If celebrities are our modern-day mythic gods, then This Is the End is their Ragnarok, offering a chance to see stars confront a bibilical apocalypse in the midst of their own passive-aggressive squabbling. Built on the simple premise that watching actors playing themselves as they face down catastrophe is inherently more entertaining than watching regular Joes do the same, the film ends up less as a spoof on the disaster genre than a high-concept comedic version of the summer tent-pole film, using its big names and flashy effects as bait for what’s an otherwise middling comedy, its unrepentant vulgarity wrapped around the usual gooey emotional center.
Things start off quietly, with Jay Baruchel visiting old bud Seth Rogen at his new L.A. home, where the two settle in for an juvenile sleepover-style weekend of bad food and good weed. Rogen interrupts the festivities to drag his friend to James Franco’s housewarming, an invitation at which proud out-of-towner Baruchel balks. This iteration of Baruchel—possibly serving as a stand-in for Rogen’s silent partner and co-director, Evan Goldberg—feels uncomfortable with the Hollywood lifestyle, given its star-studded fakery and endless ass-kissing, a reaction that’s partially a defense mechanism, as it covers up his anxiety and lack of ambition. Yet it’s not hard to see his point in the movie’s blowout party scene, where he’s forced to contend with a whole battery of stars behaving badly, from an unconvincingly sleazy Michael Cera to a dangerously clumsy Paul Rudd.
This whole scenario feels a little cheap—an occasion for lazy, self-serving jokes—and also somewhat disingenuous, especially since the parade-of-stars angle ends up being a huge tease. The abrupt party scene is quickly interrupted by a cataclysmic rain of fire, culminating with a giant hellmouth opening up in front of Franco’s house, swallowing most of the revelers inside and drastically slowing the film’s pace. The rest of This Is the End functions as a surprisingly basic chamber drama, with principal leads Rogen, Baruchel, and Franco barred inside the house with Jonah Hill and Craig Robinson as they hoard food supplies and fight over water and sleeping arrangements. Despite some throwaway jokes about celebrity, the whole thing quickly begins to feel like a gimmick, trading on pre-established personalities and generalized ideas of Hollywood excess, when most of these discussions and problems could pertain to any group of thirtysomething males faced with the imminent end of the world.
The sight of these five friends verbally and physically sparring has its pleasures, but the hang-out vibe also feeds into This Is the End’s overall sense of complacent lethargy, despite some sharp set pieces and crudely funny banter. Even the best gags come as a consequence of amplifications of familiar personalities, namely Danny McBride as a swaggering ass on par with his Eastbound and Down avatar. There’s something to be said for pushing outside the narrow confines of the modern comedy, which Rogen and Goldberg did to greater effect in the much tighter, much more subversive Pineapple Express, but here the high-concept theatrics begin to feel like a crutch. Given the complicated scenario and the clearly sizable budget afforded, it’s also disheartening that, despite some half-hearted overtures toward shifting the comedy paradigm, the filmmakers make little attempt to expand their comedic palette, sticking to the same old menu of pot and dick jokes, with some gore sprinkled in to rattle nervous laughter out of an increasingly hard-to-shock audience.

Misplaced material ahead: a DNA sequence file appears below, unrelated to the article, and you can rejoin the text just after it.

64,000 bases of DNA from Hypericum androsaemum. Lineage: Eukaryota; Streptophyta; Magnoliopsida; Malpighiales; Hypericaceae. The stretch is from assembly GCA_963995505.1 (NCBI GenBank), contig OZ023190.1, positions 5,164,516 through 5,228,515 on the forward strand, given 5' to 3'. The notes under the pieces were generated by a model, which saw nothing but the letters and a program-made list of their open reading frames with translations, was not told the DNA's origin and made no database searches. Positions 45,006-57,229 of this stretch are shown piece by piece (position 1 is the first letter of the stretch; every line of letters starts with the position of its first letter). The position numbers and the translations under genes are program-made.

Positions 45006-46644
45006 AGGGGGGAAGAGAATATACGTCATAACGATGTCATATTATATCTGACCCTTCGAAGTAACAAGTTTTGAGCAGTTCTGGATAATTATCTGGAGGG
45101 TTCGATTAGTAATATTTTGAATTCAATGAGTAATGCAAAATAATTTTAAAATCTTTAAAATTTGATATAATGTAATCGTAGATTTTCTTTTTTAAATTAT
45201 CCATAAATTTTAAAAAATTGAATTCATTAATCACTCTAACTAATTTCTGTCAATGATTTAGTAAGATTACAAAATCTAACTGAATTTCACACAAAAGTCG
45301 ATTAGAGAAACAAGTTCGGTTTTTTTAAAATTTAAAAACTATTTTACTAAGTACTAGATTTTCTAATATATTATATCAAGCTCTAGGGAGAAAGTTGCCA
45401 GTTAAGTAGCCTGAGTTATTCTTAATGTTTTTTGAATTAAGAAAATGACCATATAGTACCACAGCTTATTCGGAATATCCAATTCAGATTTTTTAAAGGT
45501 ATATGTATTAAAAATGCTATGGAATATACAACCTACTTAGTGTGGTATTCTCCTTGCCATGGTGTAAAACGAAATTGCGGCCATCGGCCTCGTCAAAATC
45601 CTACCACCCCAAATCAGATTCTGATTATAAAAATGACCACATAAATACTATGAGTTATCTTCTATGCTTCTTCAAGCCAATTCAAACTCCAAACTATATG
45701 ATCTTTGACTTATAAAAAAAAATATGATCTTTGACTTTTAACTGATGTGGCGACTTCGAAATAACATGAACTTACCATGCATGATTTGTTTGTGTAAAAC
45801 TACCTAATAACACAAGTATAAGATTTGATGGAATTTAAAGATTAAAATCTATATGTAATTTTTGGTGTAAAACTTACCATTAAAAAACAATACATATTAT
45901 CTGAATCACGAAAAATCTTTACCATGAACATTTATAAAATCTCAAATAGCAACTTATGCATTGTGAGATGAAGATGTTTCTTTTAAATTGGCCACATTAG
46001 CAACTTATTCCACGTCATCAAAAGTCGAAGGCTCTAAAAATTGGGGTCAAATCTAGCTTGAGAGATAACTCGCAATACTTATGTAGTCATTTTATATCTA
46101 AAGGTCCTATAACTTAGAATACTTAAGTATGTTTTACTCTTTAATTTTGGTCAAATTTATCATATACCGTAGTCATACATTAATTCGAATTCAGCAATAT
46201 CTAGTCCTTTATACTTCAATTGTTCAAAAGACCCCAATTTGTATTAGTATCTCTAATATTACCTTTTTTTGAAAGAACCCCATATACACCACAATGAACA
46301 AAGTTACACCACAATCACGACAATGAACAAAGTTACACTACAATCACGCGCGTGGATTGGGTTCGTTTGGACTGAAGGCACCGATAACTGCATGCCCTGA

Most of this nastiness runs counter to the film’s otherwise sweet message, which basically boils down to “be nice.” It’s an idea that gets more play as the heavenly mechanics behind the film’s apocalyptic scenario come to light, and as the tension mounts between the flashy L.A. contingent and Baruchel’s low-key Canadian lifestyle, which positions him as the movie’s version of an unassuming small-town rube. The idea that many Americans would love to see Hollywood burn as a modern Sodom because actors aren’t nice people is a bizarrely misguided notion, but the film’s core plea for civility ends up offering a rare insight into the filmmakers’ fears about how their lifestyles are perceived. All this inherent insecurity and anxious dithering contributes to This Is the End’s continued toothlessness, but that same gentle softness is also useful, assuring that the film remains a serviceably amusing, if unambitious, comedy, despite its crass, blinkered worldview.